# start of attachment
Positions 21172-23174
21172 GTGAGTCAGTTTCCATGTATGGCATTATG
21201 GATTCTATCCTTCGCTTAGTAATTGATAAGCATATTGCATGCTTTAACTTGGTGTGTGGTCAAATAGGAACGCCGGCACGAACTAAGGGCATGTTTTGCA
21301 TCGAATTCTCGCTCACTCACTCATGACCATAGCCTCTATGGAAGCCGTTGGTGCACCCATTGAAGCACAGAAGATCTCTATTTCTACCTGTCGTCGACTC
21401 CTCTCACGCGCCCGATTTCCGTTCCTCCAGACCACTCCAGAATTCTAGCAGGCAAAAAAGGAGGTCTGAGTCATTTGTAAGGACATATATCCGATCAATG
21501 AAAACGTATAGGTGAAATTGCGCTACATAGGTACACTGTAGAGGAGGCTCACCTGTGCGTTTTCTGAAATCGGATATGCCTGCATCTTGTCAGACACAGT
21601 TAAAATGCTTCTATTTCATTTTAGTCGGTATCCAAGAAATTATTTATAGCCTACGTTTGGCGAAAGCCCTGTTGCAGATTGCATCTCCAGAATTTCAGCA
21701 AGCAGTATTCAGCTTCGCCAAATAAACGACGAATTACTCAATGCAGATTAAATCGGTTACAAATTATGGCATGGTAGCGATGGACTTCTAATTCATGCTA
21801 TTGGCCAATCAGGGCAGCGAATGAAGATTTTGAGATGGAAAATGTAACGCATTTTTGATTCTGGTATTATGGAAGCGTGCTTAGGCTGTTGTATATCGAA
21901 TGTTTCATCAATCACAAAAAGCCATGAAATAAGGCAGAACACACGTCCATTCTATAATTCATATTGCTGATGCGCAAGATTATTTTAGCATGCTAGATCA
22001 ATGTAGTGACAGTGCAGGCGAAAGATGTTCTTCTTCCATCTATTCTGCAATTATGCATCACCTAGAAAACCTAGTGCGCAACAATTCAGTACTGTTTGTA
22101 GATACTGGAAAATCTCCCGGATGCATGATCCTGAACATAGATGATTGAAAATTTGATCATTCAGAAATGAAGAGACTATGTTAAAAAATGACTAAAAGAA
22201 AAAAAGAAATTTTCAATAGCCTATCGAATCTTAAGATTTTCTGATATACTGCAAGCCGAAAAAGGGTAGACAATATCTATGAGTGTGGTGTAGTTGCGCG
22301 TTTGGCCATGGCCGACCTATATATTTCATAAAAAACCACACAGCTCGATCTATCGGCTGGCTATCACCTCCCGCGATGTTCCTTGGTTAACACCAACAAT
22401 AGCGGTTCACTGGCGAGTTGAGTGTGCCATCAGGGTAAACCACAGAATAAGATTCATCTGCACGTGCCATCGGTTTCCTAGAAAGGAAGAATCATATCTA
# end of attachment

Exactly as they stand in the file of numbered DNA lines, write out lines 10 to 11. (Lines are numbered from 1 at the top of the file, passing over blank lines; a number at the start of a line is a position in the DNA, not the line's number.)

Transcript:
21901 TGTTTCATCAATCACAAAAAGCCATGAAATAAGGCAGAACACACGTCCATTCTATAATTCATATTGCTGATGCGCAAGATTATTTTAGCATGCTAGATCA
22001 ATGTAGTGACAGTGCAGGCGAAAGATGTTCTTCTTCCATCTATTCTGCAATTATGCATCACCTAGAAAACCTAGTGCGCAACAATTCAGTACTGTTTGTA